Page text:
/ / Insight


As covered in Volume 49 of the Column, the AHA Centre’s publication and launch of the ASEAN Risk Monitor and Disaster Management Review (ARMOR) recently took place, with the publication aiming to bridge science with decision making in the region’s disaster management field. The journal, made-up of 10 unique chapters, stands as the first publication of its kind providing risk profile information specifically regarding the ASEAN region. As the sheer amount of accumulated knowledge and information on disaster in the region continues to grow, the first ARMOR publication opens a forum for critical analysis and synthesis of such information, aiming to inform policy making and disaster management operations, both within the region and outside. Importantly, the first edition also highlights best practices, trends and innovations in ASEAN disaster management, and provides the platform for further expansion of current ideas as well as facilitating a space for new considerations from some of the region’s leading disaster management minds.


One of the stand-out features from ARMOR’s first edition is the range of new, innovative and unique information it provides regarding disaster management in the region. A modern and unique theme is raised in Chapter Five, as the authors take readers through the context of Natech: The Silent and Potentially Deadly Threat in ASEAN, that discusses the growing potential risk of Natech (technological incidence/disasters triggered by natural hazards) in ASEAN, and how the region can work to mitigate such risks. Such an area is becoming increasingly relevant as the region continues to develop, with the risks related to technological disaster due to natural hazards increasing alongside the increasing numbers of factories, hazardous material sites and technology-based infrastructure throughout ASEAN’s landscape.

Chapter Two (Most-at-Risk Cities in ASEAN That Must be Watched) also gives the readers a fresh update regarding research findings on risk of disaster for ASEAN cities, with new and updated data leading to some interesting and unexpected findings – some of which challenge traditional perceptions regarding disaster management in the region. Similar findings and unique circumstances are also delivered in Chapter One Trillion Dollar Multi-Hazard Risk Landscape in Southeast Asia article. An interesting discussion on Utilisation of Space-based Information for Supporting Emergency Response and Recovery takes place through Chapter 10, with the article developed based on actual emergency response experiences that utilised space-based information, alongside direct field observation, to inform operational decision making.


A key strength of ARMOR is its delivery of information related to the ‘state-of-play’ for disaster management in the ASEAN region. We are provided with a strong insight into the relevant topic of climate change and its impact on areas such as water, food and health security during disaster, with Chapter Three focused on Why Climate Change Matters for ASEAN. The conversation on early warning systems and their use and impact for ASEAN is also highlighted, with Chapter Five providing analysis and a snapshot of the State of Early Warning Systems in ASEAN. ARMOR also provides focus to the AHA Centre itself, particularly the opportunities for the AHA Centre to fully realise its role as a knowledge hub for disaster management. This interesting insight is covered through in Chapter Seven’s Regional Knowledge Hub for Disaster Management: Strategy, Policy and Practice in ASEAN, followed-on directly with Chapter Eight discussing the evolving roles of the AHA Centre in Regional Centrality and the Shift of Humanitarian Landscape: The Case of ASEAN. Such information is developed by analysing and comparing two uniquely different emergency response operations – super typhoon Haiyan and the earthquake and tsunami in Central Sulawesi – providing readers not only a historical insight to the change that has evolved over time, but also the key areas in which the AHA Centre has established its role within the regional disaster management landscape.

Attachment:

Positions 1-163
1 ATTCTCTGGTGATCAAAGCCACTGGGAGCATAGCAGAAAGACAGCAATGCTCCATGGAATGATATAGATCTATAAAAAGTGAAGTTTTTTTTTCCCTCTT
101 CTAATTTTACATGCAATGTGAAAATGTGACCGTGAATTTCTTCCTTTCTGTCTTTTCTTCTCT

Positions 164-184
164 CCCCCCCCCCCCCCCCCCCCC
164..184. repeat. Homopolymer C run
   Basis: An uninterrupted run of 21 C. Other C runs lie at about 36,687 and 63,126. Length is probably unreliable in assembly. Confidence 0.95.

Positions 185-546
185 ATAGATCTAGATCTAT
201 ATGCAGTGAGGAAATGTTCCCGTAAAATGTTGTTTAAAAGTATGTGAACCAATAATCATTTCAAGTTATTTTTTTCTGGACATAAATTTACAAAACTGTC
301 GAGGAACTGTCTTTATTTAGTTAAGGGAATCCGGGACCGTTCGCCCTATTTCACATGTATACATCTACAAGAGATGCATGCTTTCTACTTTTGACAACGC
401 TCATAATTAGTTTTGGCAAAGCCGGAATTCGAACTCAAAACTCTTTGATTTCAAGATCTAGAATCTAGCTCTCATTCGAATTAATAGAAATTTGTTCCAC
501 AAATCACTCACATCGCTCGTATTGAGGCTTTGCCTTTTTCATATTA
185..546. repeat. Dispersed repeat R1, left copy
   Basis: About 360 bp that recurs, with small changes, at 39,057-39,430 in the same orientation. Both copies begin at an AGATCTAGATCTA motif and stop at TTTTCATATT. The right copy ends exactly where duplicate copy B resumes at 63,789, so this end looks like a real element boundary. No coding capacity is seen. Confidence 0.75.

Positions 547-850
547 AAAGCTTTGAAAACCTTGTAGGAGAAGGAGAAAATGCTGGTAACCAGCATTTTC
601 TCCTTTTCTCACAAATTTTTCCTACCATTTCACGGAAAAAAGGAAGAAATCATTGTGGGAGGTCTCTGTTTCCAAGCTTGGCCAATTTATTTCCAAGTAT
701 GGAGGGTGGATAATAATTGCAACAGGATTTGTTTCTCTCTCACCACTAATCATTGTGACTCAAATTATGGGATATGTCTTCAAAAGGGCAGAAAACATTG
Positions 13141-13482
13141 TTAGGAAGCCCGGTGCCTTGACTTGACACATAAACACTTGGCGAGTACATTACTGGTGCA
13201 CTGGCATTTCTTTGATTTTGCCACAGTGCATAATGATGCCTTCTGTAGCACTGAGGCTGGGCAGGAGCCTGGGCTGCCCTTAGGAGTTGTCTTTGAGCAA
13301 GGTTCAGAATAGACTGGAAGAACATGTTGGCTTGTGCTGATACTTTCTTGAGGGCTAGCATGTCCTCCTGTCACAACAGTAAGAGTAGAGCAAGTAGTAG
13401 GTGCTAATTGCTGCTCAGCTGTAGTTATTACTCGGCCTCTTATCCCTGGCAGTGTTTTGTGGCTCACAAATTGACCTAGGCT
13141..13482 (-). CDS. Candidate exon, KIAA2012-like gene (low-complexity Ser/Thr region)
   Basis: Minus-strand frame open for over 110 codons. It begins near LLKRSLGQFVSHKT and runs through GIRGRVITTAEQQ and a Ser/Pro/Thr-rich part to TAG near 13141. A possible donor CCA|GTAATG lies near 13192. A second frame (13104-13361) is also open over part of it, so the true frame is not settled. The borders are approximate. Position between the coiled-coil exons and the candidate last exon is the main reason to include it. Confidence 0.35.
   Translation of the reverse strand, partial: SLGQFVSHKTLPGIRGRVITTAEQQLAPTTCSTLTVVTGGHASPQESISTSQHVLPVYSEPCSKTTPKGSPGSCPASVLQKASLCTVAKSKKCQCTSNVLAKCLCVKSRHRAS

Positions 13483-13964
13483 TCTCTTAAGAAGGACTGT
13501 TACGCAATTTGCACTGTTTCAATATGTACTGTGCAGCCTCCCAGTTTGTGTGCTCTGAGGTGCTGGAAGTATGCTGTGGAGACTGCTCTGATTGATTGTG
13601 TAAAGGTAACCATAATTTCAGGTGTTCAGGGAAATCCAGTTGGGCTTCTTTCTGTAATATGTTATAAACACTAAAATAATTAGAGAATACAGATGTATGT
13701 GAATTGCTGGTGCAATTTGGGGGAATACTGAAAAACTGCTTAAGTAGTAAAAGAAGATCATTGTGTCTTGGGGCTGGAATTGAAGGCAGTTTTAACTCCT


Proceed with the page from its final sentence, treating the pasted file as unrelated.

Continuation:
A great aspect of this ARMOR edition is the array of input from researchers and professionals covering different generations and skillsets, ensuring that the full scope of ASEAN disaster management is encompassed within the 10 chapters. We learn about the history of ASEAN disaster management and lessons learned through Achieving the ASEAN 2025 Vision for Disaster Management: Lessons from a Worthy Journey in Chapter Nine – a piece developed by seasoned researchers Alistair D. B. Cook and Lina Gong. In contrast, one of ASEAN’s up-and-coming disaster researchers, Juwita Nirmalasari, proposes an innovative way to accurately and immediately identify drought events that can be utilised by policy makers to engage in early and significant interventions, as the guest contributor in Chapter Six titled Application of Breaks for Additive Season and Trend (BFAST) for Drought Monitoring. This range of elements, mix of modern and historical outlooks, and the array of experiences and backgrounds provides balance and space for innovation throughout the entire journal. In reality, it represents how the ASEAN disaster management sector should be perceived throughout all of its efforts – combining experience and lessons learned based on research and data, while remaining open and ready to embrace new technology and innovative ideas from new generations of disaster managers moving through the ranks.


Written by : William Shea